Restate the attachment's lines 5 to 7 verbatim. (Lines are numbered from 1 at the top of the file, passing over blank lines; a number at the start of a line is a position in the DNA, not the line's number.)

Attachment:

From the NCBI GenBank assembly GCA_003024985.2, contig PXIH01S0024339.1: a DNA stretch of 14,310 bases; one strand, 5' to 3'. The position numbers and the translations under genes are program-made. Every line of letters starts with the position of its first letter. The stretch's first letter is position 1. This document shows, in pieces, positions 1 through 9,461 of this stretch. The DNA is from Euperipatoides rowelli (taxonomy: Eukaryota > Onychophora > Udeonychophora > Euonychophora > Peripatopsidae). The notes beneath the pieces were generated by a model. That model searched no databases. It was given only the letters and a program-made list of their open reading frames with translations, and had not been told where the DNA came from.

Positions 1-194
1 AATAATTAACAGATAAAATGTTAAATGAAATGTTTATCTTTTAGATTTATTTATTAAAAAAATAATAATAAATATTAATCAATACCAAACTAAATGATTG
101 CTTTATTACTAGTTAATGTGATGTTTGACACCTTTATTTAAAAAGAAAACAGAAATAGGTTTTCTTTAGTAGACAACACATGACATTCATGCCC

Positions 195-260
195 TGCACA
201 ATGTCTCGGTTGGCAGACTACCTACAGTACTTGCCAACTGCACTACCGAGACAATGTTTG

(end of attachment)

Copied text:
Positions 195-260
195 TGCACA
201 ATGTCTCGGTTGGCAGACTACCTACAGTACTTGCCAACTGCACTACCGAGACAATGTTTG